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Buda & Pest

May 3, 2013

Next stop Budapest. Pretty city that welcomed us with bright sunshine and our lovely local host Brigi with an Hungarian apple soup, accomodated in a beautiful old house where we could escape the heat.

So, what to say about this Pest and Buda? Athletic folks live here, seems everybody is doing some sort of exercise. And we understand why and followed them. Jacs and me enjoyed indeed running in the mornings on this fabulous Margaret Island, a leap of 5.2km on a softened (!) path. How cool is that?

The Jewish Quarter is worth mentioning, that we learned more about on this alternative tour we joined. Cool cafes, book shops, food places and lots of so called ruin bars, which Szimpla is the most famous (Imagine Leipzig-Connewitz or Kreuzberg but more run down and more graffities). We were happy to have been invited on a concert of our guide Antonia Vai. Listen to her on youtube if you are interested. Awesome voice and lovely girl!

And the food, yummi! Beautiful market halls, actually a huge variety of markets in Budapest and we have eaten us through most of them, tried the sausages, the salamis, debreciner, the stuffed cabbage rolls and sauerkraut, Goulash, stuffed peppers… and yeah, cheese.

Hungary has a vast variety of cheeses. Unfortunately I could not taste so much, since we did not found a decent cheese shop but we’ve been successful on the food markets . Outstanding and worth mentioning is Orda, a whey cheese, mostly made of goat’s or sheep’s milk, in Italy known as Ricotta. We bought the goat version, freshly made on a market which was voted as Jac’s and my favourite Hungarian cheese.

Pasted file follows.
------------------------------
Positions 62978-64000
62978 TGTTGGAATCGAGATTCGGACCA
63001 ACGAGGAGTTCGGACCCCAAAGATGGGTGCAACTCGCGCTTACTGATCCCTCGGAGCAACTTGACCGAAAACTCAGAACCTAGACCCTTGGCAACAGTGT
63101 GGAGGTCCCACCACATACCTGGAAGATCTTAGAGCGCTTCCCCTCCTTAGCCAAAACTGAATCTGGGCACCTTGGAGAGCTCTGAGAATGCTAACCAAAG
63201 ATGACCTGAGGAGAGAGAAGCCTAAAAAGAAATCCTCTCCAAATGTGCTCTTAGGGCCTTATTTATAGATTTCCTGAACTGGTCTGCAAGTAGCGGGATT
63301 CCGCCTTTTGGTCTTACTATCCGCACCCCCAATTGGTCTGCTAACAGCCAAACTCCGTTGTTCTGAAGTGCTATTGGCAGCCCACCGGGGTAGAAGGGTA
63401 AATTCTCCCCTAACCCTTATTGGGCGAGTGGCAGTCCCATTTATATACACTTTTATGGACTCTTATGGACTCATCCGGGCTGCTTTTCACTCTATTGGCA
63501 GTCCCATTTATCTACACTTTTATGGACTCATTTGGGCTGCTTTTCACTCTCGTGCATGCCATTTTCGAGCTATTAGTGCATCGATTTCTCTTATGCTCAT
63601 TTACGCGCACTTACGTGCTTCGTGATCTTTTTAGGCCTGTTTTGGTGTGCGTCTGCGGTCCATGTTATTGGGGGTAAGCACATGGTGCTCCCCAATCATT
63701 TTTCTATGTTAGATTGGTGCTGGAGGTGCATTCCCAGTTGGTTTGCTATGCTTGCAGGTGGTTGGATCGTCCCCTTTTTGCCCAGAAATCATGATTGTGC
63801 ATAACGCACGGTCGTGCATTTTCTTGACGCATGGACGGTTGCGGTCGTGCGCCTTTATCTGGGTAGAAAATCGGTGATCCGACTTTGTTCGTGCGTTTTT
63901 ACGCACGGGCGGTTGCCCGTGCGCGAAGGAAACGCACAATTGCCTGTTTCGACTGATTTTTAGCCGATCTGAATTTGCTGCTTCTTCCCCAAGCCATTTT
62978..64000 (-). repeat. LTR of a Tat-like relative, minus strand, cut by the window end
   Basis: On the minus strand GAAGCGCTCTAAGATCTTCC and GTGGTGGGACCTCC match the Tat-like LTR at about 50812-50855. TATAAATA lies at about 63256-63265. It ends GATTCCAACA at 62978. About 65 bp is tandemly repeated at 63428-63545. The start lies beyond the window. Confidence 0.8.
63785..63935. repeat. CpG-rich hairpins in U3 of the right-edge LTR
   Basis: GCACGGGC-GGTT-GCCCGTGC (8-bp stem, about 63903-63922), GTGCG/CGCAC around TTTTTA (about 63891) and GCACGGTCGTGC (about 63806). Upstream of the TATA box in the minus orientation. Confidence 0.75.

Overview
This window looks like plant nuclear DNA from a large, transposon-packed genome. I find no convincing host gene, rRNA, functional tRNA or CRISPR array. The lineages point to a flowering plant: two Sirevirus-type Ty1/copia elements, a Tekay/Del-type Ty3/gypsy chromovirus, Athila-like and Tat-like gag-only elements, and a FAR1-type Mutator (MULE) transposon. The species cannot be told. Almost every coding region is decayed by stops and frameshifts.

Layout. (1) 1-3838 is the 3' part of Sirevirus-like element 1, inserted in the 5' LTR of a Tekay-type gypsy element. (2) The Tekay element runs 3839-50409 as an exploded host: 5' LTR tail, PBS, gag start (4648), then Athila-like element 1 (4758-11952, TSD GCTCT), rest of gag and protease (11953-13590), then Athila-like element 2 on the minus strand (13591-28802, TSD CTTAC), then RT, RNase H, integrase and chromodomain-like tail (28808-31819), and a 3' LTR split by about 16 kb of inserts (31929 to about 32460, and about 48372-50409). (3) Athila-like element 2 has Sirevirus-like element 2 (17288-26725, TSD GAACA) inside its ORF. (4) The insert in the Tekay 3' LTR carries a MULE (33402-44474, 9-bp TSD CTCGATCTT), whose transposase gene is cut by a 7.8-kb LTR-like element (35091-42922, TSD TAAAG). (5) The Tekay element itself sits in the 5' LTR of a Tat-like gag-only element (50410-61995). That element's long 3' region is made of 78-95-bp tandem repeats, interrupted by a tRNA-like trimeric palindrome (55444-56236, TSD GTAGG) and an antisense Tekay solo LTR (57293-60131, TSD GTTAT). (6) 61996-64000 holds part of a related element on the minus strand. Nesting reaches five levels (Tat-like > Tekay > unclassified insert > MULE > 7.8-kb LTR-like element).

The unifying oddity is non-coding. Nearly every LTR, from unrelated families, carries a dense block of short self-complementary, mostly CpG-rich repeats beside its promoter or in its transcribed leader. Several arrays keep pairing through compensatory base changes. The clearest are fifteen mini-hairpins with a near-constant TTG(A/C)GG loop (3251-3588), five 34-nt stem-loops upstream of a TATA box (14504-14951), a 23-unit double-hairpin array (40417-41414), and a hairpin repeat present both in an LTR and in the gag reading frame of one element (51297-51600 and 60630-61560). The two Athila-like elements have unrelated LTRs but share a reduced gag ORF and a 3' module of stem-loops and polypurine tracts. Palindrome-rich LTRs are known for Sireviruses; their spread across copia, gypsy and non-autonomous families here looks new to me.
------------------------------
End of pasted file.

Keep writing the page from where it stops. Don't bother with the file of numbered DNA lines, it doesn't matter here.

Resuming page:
Patenyica, is one of Hungary’s most popular cheese. It is a kneaded or stretched sheep’s or goat’s milk cheese, such as a Mozarella. The one we tried came lightly smoked (like Italian’s Scamorza), looked very decorative (and one can roll off the strips) and was very tasty. Yep, again smoked. It seems that in Hungary more and more smoked versions of cheeses appear. For example there are some new cheeses where the stretched curd is twisted around smoked sausage and the whole is smoked again, other versions are filled with smoked ham or salmon. We’ve seen this in all the previous Eastern European countries where smoked sausage is a staple, including Germany. They just cannot live without it. The Frenchmen would probably scream by only the smell of it … a no-go.

By the way, we did not ONLY tast cheese. The sausages such as the Salami or other smoked stuff were delicious too. Jacs indulged herself in the countless pastries…. and I watched her enjoying it 🙂

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